There is a huge disparity in labor force participation among over 65-year-olds across different OECD countries.
Statista’s Katharina Buchholz reports that, according to data from the organization, Japan and Korea are the places where those aged 65 and over are making up the biggest share of the labor force – between 13 and 14 percent.
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In contrast, Europe, where aging societies are also common, is seeing much fewer people work beyond 65.
The number ranged from 3.8 percent of the labor force in the United Kingdom and just 1.3 percent in Spain.
This is despite the fact that both countries – like most developed nations – are raising the retirement age, have a current minimum retirement age around 66 years and will reach 67 years before the end of the decade.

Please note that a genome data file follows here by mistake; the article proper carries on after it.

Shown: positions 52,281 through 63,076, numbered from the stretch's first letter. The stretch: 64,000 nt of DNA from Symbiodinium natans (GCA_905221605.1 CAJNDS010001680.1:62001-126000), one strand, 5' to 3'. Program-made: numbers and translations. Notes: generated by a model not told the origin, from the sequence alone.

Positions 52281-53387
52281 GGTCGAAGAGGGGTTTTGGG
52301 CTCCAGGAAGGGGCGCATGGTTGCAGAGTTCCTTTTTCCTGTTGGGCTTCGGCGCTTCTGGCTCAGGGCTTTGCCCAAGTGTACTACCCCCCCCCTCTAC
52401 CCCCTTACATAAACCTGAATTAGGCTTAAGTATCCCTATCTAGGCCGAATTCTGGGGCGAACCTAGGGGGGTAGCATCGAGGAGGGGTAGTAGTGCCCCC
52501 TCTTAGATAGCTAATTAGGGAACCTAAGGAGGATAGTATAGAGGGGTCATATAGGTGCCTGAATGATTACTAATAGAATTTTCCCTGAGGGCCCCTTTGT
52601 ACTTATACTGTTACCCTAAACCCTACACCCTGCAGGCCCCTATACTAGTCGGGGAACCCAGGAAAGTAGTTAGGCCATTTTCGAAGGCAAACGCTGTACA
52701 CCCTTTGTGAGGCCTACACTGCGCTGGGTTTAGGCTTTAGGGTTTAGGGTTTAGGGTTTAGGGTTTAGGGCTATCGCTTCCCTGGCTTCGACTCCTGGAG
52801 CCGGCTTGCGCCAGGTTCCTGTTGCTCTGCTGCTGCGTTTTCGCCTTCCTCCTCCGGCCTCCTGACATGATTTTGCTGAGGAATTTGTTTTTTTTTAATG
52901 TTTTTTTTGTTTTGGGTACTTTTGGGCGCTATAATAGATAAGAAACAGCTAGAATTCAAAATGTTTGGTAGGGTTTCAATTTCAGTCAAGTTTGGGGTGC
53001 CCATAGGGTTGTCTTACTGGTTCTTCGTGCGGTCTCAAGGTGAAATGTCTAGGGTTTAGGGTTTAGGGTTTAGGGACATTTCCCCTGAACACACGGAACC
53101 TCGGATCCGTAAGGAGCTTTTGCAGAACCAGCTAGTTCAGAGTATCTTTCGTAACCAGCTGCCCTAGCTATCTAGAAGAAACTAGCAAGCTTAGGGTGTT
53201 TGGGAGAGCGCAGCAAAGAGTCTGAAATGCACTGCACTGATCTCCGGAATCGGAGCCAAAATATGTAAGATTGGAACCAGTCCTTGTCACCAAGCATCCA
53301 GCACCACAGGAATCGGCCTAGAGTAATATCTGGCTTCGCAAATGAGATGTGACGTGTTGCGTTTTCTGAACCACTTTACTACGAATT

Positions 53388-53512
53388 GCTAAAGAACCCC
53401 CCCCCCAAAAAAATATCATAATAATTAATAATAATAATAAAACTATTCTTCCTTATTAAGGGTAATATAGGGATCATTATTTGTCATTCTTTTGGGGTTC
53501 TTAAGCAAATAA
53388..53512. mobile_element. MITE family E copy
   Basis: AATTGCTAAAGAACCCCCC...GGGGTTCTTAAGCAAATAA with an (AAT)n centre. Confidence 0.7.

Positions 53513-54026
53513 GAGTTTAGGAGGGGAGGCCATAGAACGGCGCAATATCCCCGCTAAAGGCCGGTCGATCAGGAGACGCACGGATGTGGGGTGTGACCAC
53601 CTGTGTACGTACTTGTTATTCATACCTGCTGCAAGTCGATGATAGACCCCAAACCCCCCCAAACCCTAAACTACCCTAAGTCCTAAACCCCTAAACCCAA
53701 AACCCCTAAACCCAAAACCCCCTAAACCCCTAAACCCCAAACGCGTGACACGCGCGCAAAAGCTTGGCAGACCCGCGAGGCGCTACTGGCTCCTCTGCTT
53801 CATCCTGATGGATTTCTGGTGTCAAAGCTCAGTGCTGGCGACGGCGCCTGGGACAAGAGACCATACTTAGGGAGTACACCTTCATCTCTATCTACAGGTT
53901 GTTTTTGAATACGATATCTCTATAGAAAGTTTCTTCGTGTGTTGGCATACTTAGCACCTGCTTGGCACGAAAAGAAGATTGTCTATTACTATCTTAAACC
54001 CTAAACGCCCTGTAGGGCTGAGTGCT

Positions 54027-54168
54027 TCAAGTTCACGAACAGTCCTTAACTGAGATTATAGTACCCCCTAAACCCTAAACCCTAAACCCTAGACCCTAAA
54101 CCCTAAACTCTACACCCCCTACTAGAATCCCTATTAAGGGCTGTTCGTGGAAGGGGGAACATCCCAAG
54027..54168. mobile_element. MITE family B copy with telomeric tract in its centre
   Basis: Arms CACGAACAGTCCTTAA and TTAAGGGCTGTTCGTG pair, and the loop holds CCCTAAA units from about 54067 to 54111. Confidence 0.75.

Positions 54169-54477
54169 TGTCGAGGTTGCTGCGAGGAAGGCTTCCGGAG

In the United States, the minimum retirement age is about the same, but still, the share of older workers is higher at 6.6 percent of the labor force – above that of Mexico.
This fact signals that older Americans can feel the need to work longer in a country that relies heavily on individual pension accounts and offers little in regards of public pension benefits to lower-wage earners.
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